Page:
I would like to say that I learned a lot about fear, but it would be more accurate and more honest to say that I hope I have learned a lot about fear.
I went to Alaska. I came home again. I am afraid to fly, afraid to leave my pets, and I don’t like to travel. I don’t like to shop, and I don’t like to spend money, two of the primary activities on a vacation like this. I don’t like to leave my work for that long. I don’t like to be out of touch, and in Alaska, on the water, there is no internet and frequently no phone. This was a long distance, and a long time. Seven members of my family went also, including four members of the oldest generation now, and it was hard to say goodbye to them at the end. One member of my family got into big, serious trouble with alcohol. I could make a joke, and point out that it happens often, but the fact is that many of my family members died young, alcoholic deaths. So that was worrying. When that wasn’t worrying, there was alcohol at every dinner, and sometimes at other times, and thankfully in my normal life I do not get that close to it every day. There were no “real” meetings (more about that later, maybe), sparse program reading and not much program contact.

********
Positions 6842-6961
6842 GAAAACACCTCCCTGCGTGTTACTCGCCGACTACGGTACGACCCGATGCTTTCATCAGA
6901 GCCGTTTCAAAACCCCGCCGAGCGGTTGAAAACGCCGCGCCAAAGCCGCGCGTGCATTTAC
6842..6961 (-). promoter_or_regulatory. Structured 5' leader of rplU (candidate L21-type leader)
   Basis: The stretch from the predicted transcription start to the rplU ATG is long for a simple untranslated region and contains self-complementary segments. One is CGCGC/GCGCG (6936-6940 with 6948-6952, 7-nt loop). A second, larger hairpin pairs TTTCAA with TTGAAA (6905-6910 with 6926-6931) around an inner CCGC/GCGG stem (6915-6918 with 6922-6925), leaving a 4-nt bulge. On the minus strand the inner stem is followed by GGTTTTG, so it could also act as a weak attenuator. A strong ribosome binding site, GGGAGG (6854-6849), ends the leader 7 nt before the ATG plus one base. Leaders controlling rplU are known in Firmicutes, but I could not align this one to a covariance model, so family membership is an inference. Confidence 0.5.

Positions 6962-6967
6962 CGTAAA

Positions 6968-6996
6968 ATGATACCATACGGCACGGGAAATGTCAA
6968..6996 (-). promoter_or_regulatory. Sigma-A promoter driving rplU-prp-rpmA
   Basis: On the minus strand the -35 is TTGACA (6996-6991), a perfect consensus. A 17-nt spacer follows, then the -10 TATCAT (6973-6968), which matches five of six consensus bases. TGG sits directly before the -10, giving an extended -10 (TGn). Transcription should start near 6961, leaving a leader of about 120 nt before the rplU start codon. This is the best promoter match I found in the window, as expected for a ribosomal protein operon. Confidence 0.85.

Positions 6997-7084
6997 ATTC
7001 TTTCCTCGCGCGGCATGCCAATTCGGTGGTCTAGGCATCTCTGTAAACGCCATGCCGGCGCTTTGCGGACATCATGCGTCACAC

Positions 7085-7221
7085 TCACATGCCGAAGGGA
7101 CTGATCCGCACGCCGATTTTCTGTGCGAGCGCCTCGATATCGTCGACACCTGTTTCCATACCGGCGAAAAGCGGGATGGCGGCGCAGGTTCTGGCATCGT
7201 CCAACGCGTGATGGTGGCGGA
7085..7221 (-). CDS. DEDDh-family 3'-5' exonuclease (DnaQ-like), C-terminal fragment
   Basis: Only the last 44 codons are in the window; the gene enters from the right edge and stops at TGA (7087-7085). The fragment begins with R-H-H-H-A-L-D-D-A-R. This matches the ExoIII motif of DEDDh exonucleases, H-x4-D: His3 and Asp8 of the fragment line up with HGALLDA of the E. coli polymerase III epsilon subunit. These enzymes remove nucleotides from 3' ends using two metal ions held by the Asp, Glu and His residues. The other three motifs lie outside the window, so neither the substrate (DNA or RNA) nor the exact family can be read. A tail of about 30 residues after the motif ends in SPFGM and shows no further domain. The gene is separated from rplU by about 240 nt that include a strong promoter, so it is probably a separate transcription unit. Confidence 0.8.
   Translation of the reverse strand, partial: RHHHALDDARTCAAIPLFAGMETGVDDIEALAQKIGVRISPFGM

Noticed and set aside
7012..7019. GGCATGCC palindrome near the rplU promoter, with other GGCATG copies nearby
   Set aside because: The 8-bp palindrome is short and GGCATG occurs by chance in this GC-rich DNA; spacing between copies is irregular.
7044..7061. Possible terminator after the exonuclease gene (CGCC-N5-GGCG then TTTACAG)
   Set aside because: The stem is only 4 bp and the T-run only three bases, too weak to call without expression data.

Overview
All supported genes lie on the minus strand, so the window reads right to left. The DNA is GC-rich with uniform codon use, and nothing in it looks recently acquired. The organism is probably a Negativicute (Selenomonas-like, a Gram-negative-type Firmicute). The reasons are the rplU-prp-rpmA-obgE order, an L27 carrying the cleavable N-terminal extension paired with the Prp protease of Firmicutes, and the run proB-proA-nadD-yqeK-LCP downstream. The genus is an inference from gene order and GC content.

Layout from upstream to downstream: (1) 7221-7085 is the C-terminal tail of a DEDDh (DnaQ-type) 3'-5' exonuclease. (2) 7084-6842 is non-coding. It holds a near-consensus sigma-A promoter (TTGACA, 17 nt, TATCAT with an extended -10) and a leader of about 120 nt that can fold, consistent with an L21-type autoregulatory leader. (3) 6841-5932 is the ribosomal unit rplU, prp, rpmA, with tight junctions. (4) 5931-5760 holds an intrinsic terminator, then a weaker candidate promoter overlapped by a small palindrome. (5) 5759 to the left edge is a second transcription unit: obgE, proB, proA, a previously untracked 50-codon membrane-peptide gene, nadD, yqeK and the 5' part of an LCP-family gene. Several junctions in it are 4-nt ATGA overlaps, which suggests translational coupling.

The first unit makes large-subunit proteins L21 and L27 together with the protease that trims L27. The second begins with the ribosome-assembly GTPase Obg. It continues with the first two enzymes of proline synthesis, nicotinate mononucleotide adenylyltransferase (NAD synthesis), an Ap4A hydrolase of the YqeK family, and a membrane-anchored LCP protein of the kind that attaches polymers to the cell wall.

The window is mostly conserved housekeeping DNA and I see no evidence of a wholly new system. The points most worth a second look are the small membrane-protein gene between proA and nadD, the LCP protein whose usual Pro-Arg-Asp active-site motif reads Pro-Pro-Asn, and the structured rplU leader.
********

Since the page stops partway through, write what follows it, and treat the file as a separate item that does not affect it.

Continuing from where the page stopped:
There were some of the most incredible sights I will ever see, sights that most people in the world never get to see.
I feel a huge sense of guilt listing all the ways this trip was difficult for me. I didn’t hold my family back, and I hope I was mostly pleasant and someone they were glad to have along. I am happy with myself that I went and I made it, and unhappy with myself because of the degree of distress I let it cause me.
I was at a meeting two nights ago where they read from the Daily Reflections book and it said something about not being willing to suffer from the effects of my character defects anymore. I’m not willing to.
Right now, today, I don’t know what to do about that.